provides a procedure, Petitioner must take advantage of that procedure before coming to federal
court. The state judicial system must be given the first opportunity to review the errors raised by
Petitioner before this Court may review a petition for a writ of habeas corpus brought under
§ 2254. See Cotto v. Herbert, 331 F.3d 217, 237 (2d Cir. 2003).
As Petitioner’s criminal proceedings are ongoing, and he does not allege that he raised
any of his challenges in any state court, the Court denies the petition without prejudice as
prematurely filed. If Petitioner is convicted of the charges he faces, he may file a Section 2554
habeas corpus petition in this court after he has fully exhausted his state-court remedies.
Since Petitioner filed this petition, he has inundated the Court with various submissions,
including several motions for release from custody. Petitioner’s motions are denied as moot.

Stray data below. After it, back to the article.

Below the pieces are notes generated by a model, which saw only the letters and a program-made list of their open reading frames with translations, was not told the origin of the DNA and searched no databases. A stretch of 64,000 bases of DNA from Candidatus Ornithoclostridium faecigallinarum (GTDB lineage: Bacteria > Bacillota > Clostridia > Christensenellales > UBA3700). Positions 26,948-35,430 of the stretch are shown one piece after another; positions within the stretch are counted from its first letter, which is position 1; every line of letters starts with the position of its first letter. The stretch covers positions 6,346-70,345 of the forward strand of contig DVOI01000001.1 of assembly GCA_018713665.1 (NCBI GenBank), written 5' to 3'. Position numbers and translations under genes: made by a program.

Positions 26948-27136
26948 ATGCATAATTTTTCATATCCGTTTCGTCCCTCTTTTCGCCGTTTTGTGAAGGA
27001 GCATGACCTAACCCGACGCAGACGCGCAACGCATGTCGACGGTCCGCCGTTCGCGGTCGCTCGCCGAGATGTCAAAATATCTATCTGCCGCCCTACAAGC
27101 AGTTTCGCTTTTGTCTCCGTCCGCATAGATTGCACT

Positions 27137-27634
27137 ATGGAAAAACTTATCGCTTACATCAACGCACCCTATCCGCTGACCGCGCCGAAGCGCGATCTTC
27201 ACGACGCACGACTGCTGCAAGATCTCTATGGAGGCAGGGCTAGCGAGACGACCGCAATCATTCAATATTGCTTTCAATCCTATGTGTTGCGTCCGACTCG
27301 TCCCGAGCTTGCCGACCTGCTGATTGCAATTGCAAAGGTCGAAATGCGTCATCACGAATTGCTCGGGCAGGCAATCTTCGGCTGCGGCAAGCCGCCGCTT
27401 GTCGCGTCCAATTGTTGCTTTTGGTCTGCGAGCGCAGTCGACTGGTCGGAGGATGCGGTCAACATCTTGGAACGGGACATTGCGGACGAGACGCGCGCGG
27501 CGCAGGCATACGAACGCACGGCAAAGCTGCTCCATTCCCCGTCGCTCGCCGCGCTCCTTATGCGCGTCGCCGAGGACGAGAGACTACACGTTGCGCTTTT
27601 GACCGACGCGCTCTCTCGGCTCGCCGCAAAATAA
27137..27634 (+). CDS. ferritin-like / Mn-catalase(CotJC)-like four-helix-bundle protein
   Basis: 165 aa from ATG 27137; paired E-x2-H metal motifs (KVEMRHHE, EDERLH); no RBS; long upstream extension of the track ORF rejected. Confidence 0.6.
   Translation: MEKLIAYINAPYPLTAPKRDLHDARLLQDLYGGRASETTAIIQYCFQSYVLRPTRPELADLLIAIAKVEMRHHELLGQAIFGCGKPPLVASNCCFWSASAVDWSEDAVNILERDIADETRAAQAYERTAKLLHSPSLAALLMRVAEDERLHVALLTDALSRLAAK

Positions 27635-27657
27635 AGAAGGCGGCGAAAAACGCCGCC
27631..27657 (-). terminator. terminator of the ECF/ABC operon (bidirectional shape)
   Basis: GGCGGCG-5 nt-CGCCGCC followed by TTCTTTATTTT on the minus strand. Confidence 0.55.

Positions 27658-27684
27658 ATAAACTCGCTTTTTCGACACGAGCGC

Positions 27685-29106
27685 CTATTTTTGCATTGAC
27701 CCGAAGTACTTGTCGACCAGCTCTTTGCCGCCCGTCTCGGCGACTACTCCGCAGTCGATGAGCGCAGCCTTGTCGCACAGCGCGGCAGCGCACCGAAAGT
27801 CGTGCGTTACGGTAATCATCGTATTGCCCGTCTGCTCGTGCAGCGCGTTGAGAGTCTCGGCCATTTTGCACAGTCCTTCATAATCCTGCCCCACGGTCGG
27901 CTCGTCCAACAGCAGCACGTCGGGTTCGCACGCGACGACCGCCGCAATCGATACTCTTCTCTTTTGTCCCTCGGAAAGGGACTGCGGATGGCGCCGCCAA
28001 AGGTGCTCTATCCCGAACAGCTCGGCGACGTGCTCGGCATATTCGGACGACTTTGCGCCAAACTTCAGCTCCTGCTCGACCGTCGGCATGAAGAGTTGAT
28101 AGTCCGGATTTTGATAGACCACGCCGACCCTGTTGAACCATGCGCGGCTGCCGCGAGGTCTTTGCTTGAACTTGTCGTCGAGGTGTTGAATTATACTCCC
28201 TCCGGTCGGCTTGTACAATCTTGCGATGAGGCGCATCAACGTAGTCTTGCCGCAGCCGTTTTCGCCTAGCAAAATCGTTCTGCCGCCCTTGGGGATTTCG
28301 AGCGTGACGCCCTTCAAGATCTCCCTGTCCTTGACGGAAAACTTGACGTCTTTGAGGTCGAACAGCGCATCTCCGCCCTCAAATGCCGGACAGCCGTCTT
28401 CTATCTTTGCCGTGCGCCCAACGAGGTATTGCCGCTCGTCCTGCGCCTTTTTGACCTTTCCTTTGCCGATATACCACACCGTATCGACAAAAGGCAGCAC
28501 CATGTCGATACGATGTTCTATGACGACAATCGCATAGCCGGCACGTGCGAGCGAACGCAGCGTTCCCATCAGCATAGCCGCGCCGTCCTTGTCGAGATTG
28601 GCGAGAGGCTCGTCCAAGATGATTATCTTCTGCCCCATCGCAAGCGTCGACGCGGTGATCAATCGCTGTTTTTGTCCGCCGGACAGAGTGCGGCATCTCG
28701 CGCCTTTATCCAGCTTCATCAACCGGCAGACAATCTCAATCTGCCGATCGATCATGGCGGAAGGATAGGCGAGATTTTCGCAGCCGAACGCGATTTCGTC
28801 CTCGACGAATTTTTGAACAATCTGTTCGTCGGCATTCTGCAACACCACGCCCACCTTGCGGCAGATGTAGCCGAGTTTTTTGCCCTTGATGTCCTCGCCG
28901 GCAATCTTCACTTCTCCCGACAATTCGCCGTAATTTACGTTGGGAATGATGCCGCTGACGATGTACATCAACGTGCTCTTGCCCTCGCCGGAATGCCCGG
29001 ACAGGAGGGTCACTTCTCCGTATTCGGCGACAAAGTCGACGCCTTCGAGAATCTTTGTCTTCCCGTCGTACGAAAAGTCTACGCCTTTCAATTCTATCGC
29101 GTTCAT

Petitioner’s application for a writ of habeas corpus under 28 U.S.C. § 2254 is denied
without prejudice. The Clerk of Court is directed to terminate all motions in this action.
Because Petitioner makes no substantial showing of a denial of a constitutional right, a
certificate of appealability will not issue under 28 U.S.C. § 2253
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The Court certifies under 28 U.S.C. § 1915(a)(3) that any appeal from this order would
not be taken in good faith, and therefore IFP status is denied for the purpose of an appeal. See
Coppedge v. United States, 369 U.S. 438, 444-45 (1962).
The Clerk of Court is directed mail a copy of this order to Petitioner and note service on
January 10, 2022
New York, New York
/s/ Laura Taylor Swain
LAURA TAYLOR SWAIN
Chief United States District Judge